Creative Solutions to Ensure Proper Hydration for Seniors This Summer

Water is a critical substance to survival. In fact, it is considered an essential component of nearly every single bodily function. Seniors have a high risk of experiencing dehydration. In fact, the elderly have a higher risk of dehydration than any other age group. While there are various reasons for this, the main one is that – as we age – we experience a diminished sense, in terms of thirst. Staying hydrated is one of the most productive measures for maintaining optimal health.

black woman drinking water at a beachWhy Are Seniors More Vulnerable to Dehydration?

There are several ways to increase hydration among the elderly. Before delving into those strategies, it is important to first expound on why seniors are more vulnerable to dehydration:

  1. As mentioned previously – as we age – we experience a diminished sense of being thirsty. The body may be craving or may be in need of fluids, but an older adult may not be aware of that fact. It has been determined that by the time an older adult experiences thirst, the body may already be dehydrated.
  2. As a person grows older, changes are experienced in the body composition. These changes often result in an older person’s body having less water within their bodies than younger individuals.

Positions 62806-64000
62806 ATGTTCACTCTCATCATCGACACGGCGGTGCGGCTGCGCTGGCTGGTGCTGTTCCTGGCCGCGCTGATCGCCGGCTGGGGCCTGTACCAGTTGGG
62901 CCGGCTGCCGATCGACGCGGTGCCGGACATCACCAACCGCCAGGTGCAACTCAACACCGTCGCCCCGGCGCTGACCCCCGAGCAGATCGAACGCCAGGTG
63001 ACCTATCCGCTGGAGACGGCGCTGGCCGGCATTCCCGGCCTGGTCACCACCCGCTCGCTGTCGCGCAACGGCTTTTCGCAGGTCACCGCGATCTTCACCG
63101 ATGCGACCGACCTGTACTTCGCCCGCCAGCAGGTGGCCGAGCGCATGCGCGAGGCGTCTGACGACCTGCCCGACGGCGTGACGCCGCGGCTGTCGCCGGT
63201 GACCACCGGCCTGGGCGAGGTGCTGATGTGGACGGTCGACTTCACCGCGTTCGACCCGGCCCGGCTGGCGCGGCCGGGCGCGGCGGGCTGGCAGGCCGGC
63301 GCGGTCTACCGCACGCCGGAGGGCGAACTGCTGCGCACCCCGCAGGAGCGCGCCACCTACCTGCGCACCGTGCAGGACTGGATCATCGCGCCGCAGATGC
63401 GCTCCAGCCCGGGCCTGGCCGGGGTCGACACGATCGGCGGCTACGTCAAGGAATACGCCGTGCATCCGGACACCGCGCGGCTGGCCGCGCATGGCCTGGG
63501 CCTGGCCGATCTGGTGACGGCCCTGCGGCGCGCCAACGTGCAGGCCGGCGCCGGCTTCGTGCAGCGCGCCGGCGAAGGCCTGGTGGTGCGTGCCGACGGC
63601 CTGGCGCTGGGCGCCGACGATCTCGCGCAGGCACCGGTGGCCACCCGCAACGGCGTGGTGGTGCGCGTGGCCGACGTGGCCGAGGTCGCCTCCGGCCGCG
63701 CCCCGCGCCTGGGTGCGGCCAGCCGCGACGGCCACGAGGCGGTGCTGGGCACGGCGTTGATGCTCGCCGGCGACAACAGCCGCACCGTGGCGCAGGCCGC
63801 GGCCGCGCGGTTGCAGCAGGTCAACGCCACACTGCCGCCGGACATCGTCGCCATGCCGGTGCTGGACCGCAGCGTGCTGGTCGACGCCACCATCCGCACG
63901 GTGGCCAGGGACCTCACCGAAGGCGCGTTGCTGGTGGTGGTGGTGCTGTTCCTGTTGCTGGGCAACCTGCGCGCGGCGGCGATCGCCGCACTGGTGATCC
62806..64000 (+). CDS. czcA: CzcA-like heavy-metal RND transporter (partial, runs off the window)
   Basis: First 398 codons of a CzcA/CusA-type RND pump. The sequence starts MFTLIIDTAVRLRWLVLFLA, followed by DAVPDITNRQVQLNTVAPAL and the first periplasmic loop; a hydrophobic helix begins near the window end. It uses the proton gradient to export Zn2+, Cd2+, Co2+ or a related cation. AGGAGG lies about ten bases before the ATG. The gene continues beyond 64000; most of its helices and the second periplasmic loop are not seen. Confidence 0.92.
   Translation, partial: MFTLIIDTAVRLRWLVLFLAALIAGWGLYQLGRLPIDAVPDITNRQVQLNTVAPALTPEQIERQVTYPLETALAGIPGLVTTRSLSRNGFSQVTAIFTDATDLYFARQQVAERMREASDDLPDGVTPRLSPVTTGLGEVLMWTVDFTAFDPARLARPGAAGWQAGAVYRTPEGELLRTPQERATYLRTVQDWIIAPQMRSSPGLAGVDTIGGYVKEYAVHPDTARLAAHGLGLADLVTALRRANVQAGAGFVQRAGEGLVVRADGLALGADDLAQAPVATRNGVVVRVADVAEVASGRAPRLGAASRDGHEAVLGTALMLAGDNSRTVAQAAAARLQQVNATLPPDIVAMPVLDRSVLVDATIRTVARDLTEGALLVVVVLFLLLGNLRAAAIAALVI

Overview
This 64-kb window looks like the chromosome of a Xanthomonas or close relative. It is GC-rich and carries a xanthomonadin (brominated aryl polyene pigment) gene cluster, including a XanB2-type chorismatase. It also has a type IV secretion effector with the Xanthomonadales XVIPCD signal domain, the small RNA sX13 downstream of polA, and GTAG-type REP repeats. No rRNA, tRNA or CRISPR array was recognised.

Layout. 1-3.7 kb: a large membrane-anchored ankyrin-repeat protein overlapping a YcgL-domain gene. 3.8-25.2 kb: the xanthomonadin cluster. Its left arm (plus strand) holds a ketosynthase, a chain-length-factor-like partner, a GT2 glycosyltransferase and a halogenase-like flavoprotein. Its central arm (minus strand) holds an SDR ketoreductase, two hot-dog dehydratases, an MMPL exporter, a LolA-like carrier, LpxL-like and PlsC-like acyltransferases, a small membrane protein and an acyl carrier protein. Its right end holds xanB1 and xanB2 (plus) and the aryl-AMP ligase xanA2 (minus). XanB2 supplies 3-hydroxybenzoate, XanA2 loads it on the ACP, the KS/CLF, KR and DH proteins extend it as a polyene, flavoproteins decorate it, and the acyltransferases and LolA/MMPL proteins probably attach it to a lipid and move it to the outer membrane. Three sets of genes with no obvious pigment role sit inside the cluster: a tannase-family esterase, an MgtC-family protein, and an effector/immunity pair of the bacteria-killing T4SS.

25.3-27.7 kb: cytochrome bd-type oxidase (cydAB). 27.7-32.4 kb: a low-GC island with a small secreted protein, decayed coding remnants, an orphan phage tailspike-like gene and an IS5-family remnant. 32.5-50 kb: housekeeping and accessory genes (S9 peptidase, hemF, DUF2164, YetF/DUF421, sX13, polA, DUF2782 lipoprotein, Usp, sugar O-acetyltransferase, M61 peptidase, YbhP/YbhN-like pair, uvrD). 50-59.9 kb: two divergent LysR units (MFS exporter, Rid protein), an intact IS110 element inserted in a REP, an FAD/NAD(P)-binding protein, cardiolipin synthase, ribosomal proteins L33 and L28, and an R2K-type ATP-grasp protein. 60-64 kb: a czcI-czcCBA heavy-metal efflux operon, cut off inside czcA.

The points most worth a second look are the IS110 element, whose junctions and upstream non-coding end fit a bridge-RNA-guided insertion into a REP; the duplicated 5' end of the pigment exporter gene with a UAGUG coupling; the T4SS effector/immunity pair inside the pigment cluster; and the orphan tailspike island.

3. By the time a person becomes a senior, it is likely that they are taking prescription medications. Many of these medications are known to increase the risk of dehydration occurring.
  4. The body of an older adult is no longer capable of regulating temperature like the body of a younger individual. As a result of this fact, exercise and activities may cause sweating. In turn, as the individual perspires, they lose fluid from the body fast.
  5. Finally, many seniors have issues remembering when they drank. In some instances, they may experience thirst but may be unable to get a drink on their own or become distracted from obtaining a drink. This is common in those who have memory loss due to stroke, underlying medical conditions, and/or a form of dementia.

Staying Hydrated

Each day, an older adult should drink one-third of their body weight in ounces. For example, if a senior weighs 120 pounds, they should drink 40 ounces of water daily. This is just a general rule of thumb. Factors such as underlying medical conditions, prescription medications, and medical history should also be considered when determining how much water should be consumed.

Symptoms of Dehydration

In older adults, even the mildest case of dehydration may produce symptoms. The following outline the most common:

  • Fatigue
  • Weakness
  • Confusion
  • Decreased Cognitive Functioning
  • Coordination Problems
  • Irritability
  • Headache
  • Dizziness
  • Dry Mouth
  • Muscle Cramps
  • Falling

Medical Assistance

If you notice any signs of dehydration in a senior adult, it is advised that you seek medical assistance immediately. Depending on the sign – like dry mouth – you may be able to resolve the issue on your own; however, dehydration sets in quickly in seniors and may lead to numerous complications.

To learn more about aging populations, caring for seniors, and other relevant topics, we here at Beacon Senior Advisors encourage you to visit our blog at:

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